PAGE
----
The impact of regulatory compliance has spurred a shift in focus to achieving long-term effectiveness for the dollars spent, both to maximize the return on DOT investment and minimize environmental impacts.  A number of FHWA research projects with regard to bridge coatings have addressed the life-cycle cost issue in detail.  Research on the removal of lead-containing paint considered the relative cost increases associated with changing regulations that deal with removal and handling of hazardous debris during bridge maintenance painting operations.  Research on environmentally compliant materials and testing of low volatile-organic-compound (VOC) coating systems focused on the relative cost/benefit of the durability of various paint systems based on performance data and relative costs of material and application.  Materials testing projects — such as those on Performance of Alternative Materials in the Environment, Comparison of Laboratory Testing Methods for Bridge Coatings, and Environmentally Acceptable Materials for the Corrosion Protection of Steel Bridges — have had a direct influence on regulatory development and the development of measures for compliance by bridge owners. These projects provided critical, long-term performance data for many new, environmentally compliant bridge paint materials and provided justification for bridge owners to move away from technologically old, lead-containing paints to new, more durable formulations that contain little or no toxic pigments and significantly less solvent. A project on Issues Impacting Bridge Painting, performed an extensive life-cycle versus initial-cost analysis for various bridge painting scenarios and presented results in a spreadsheet program, to facilitate comparison of the various maintenance painting options based on a life-cycle cost analysis.  The projects Performance of Alternative Coatings in the Environment (PACE), Environmentally Acceptable Materials for the Corrosion Protection of Steel Bridges, Effects of Surface Contaminants on Coating Life, Maintenance Painting of Steel Bridges, Issues Impacting Bridge Painting, Methodology for Evaluation of Corrosion Control Coatings, and Comparison of Laboratory Testing Methods for Bridge Coatings have had aspects that addressed the need for higher quality and shorter term coating-durability data. Common findings of these programs with respect to cost considerations were: ([xliii])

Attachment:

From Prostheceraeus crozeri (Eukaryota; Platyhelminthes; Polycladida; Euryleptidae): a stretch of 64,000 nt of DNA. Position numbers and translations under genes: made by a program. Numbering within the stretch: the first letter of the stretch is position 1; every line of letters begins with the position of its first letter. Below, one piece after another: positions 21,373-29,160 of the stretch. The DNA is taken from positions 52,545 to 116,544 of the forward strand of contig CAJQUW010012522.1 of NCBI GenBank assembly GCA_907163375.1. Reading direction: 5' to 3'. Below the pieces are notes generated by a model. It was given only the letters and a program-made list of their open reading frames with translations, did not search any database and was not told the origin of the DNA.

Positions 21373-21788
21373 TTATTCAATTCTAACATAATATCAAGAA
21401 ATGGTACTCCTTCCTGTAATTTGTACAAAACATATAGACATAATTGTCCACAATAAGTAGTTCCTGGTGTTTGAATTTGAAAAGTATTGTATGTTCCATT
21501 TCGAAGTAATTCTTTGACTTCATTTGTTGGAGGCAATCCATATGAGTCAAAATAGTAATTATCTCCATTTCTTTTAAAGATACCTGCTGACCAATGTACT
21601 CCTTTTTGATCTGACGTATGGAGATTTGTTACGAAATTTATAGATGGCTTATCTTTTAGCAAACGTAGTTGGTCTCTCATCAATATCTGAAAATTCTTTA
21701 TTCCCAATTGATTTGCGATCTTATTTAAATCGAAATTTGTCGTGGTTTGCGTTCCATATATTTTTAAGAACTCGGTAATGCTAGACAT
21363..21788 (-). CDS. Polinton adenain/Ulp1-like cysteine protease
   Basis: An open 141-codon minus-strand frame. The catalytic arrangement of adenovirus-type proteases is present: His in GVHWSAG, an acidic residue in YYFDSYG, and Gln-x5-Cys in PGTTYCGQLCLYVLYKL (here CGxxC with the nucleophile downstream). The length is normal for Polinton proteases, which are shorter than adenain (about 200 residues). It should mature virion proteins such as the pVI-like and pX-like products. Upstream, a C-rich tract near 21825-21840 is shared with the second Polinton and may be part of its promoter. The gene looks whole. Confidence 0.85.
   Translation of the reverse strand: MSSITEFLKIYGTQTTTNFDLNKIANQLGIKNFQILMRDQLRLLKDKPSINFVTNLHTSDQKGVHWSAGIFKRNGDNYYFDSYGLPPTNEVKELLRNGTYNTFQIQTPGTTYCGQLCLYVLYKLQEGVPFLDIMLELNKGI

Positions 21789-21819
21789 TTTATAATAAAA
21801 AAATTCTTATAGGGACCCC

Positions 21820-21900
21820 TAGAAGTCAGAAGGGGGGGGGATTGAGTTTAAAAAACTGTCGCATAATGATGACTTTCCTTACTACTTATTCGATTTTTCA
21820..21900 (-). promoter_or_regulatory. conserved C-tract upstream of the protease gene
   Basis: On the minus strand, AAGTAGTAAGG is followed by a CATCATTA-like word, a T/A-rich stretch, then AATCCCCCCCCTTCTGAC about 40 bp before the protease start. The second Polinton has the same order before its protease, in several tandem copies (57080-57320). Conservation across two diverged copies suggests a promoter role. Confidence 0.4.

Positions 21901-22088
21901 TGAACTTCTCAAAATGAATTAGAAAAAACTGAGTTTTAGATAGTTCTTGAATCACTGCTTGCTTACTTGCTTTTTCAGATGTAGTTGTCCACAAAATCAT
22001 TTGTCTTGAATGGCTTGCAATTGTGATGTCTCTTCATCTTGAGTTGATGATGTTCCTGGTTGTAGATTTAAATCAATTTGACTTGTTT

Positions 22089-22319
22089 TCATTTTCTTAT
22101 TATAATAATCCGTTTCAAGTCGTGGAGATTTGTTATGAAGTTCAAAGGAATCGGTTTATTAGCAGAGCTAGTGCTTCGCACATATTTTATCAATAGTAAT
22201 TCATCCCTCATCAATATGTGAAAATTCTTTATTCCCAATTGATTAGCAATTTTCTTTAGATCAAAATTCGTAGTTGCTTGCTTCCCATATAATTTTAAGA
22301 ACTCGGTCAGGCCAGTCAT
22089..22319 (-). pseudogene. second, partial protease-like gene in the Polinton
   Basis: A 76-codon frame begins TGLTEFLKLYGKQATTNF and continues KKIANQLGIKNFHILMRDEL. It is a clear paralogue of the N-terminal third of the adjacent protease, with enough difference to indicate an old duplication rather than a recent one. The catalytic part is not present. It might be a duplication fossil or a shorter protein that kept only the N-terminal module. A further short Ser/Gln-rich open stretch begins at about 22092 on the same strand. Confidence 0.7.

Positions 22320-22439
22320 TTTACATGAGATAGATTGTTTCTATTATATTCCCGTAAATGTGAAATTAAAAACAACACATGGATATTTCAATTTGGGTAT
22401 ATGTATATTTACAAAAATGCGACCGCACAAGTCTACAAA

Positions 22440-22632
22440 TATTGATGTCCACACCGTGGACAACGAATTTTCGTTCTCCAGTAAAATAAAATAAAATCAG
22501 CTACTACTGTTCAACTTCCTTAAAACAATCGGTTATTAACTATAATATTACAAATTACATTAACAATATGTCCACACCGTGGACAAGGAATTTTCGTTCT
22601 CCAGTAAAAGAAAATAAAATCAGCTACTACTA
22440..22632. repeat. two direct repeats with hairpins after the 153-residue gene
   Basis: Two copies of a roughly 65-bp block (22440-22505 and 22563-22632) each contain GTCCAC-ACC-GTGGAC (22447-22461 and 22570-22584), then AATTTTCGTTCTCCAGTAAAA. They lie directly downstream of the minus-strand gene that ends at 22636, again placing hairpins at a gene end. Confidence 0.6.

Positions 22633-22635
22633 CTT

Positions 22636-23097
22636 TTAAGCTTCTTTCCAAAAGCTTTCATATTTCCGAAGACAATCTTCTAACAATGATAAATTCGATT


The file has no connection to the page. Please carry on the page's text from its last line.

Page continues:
1. The relative cost of paint material is almost always insignificant when viewed in terms of the overall cost of the bridge maintenance job; and
  2. The advantage in the relative durability of the better coating systems often far outweighs the nominally increased cost of these materials at the time of application. In general, for moderately to severely corrosive environments, the most durable options in the coating material and in the surface preparation system will be the optimum choices from a life-cycle cost standpoint.

Guidance and Specifications for Bridge Painting, Coatings, and Removal

Some states routinely involve state and federal environmental regulators in bridge painting design to help them satisfy the regulations. This has reduced compliance problems, cost increases associated with contractor force account work, and time delays; however, environmental regulators look for transportation agencies to come to them with good bridge painting plans and specifications. They are often reluctant to suggest specific methods and techniques, because it could compromise their regulatory role in the event of pollution problems.  The FHWA website, allows searches of specific state highway agency specifications using key words such as paint, coatings, and recycling.  The site has a discussion feature to facilitate questions.  Also, the FHWA users guide and spreadsheet Cost Effective Alternate Methods for Steel Bridge Paint System Maintenance-Cost Model Users Guide (FHWA Contract No. DTFH61-97-C-00026) can be used to evaluate cost effective bridge painting approaches.  DOTs often use multiple factors such as adhesion test results, structure life, maintenance needs, layers of coatings, costs, and available funding to make bridge painting program decisions.